Three Professors Serving on County COVID-19 Task Force
By Brian Hiro
Three Cal State San Marcos professors are serving on a task force that is developing policies and programs to help members of underserved communities in the San Diego region that have been severely affected by the coronavirus pandemic.
Konane Martinez, the chair of the anthropology department, anthropology professor Laurette McGuire and kinesiology professor Richard Armenta are all invited members of San Diego County’s Regional COVID-19 Taskforce for Equitable Recovery. The group was formed over the summer and is being led by Nathan Fletcher, a county supervisor.
The three faculty members are lending their expertise in health disparities and inequities to a data subcommittee, which advises the larger task force and county supervisors on the importance of COVID-related data transparency as well as messaging related to the pronounced COVID health disparities impacting local underserved, migrant, tribal, racial and ethnic communities.
The subcommittee is also developing a plan to work collaboratively with community organizations and members to ensure equitable access to information, data, testing and future vaccines.
Martinez, McGuire and Armenta all joined the task force in July, and since then they have participated in bimonthly meetings. Martinez said she was invited after expressing concerns to colleagues at the county’s Health and Human Services Agency about how data on the growing and disproportionate number of COVID-19 cases among Latino communities was being presented to the public.
Latinos comprise 62.8% of COVID-19 cases and 47.7% of COVID-19 deaths in the county, even though they represent only 32.6% of the population, according to Martinez. She is an applied medical anthropologist with more than 20 years of experience working with Latino immigrant communities in the U.S.-Mexico border region.
“My lifelong work has been to understand complex social, economic and structural conditions that lead to these disproportionate outcomes,’ Martinez said. “I hope that my perspective can help the county understand that this is a social justice issue that can aid in seeking solutions to increase access to information, testing and treatment for all communities.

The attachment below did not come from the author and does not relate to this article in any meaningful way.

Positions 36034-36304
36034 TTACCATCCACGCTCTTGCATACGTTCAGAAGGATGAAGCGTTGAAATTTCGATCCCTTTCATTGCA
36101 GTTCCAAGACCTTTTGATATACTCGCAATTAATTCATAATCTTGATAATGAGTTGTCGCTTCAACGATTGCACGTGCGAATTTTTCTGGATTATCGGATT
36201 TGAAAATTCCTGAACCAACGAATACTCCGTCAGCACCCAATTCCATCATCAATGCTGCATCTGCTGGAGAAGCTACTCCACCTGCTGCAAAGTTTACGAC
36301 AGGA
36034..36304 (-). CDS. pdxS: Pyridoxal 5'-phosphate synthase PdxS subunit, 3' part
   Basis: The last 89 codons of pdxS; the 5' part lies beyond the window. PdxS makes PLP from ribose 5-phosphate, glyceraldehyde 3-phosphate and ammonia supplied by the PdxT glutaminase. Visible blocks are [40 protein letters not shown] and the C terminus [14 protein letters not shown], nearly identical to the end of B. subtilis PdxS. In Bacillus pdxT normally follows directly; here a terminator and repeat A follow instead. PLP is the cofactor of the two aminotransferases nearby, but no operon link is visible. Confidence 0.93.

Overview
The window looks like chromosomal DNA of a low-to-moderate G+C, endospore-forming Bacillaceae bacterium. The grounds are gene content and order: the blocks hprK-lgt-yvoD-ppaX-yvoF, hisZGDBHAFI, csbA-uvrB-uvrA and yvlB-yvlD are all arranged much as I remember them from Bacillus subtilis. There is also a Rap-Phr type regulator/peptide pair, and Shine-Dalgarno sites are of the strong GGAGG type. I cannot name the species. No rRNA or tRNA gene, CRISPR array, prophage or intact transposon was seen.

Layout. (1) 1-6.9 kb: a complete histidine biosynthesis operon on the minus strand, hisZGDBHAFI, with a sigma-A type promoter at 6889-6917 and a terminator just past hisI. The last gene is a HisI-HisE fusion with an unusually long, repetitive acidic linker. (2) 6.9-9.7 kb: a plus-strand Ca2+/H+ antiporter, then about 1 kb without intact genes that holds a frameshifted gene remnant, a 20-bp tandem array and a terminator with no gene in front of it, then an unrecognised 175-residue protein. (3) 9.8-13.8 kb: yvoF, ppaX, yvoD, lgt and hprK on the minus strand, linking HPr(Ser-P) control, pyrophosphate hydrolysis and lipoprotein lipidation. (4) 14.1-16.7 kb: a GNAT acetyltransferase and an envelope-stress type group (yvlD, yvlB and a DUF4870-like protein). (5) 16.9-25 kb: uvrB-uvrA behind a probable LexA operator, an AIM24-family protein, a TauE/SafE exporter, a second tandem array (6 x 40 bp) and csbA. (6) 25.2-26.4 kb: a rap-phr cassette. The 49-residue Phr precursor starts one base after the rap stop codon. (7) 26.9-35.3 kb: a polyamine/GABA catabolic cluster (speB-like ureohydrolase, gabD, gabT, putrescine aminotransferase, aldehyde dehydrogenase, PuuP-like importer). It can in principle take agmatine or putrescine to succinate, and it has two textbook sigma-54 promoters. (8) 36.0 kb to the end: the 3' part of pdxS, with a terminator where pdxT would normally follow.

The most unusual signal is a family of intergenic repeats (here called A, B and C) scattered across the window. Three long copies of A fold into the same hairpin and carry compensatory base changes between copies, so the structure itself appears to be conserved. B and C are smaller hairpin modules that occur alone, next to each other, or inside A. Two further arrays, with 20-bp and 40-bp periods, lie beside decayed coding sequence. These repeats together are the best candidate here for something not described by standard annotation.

“I am also very concerned by the lack of testing happening in the North County region. We believe that data may be lacking in terms of the prevalence of COVID-19 in the tribal regions as well as among Latino communities.”
McGuire specializes in medical and indigenous anthropology. Her research lies at the intersection of biomedicine, genetics and race, exploring how race, class and knowledge are co-produced through medical discourse.
“Many of us have been working on the impact of structural racism on health outcomes in communities of color for years,” McGuire said. “COVID-19 and the historical moment in which we live has brought the impact of structural racism on the health of Black and brown people to national attention.”
Armenta conducts research on health disparities among Hispanic and American Indian communities, with a primary focus on substance abuse and infectious disease transmission prevention. He said he was invited to serve on the committee because of his expertise in tribal epidemiology and from working with the local tribal community to improve health equity.
“The task force is crucial to ensure the equitable allocation of resources and collection of data to understand the impact of COVID-19 in minoritized and underserved communities,” Armenta said. “Our work is helping inform how data is used to address gaps in testing, treatment and care for the disease.”
Brian Hiro, Communications Specialist
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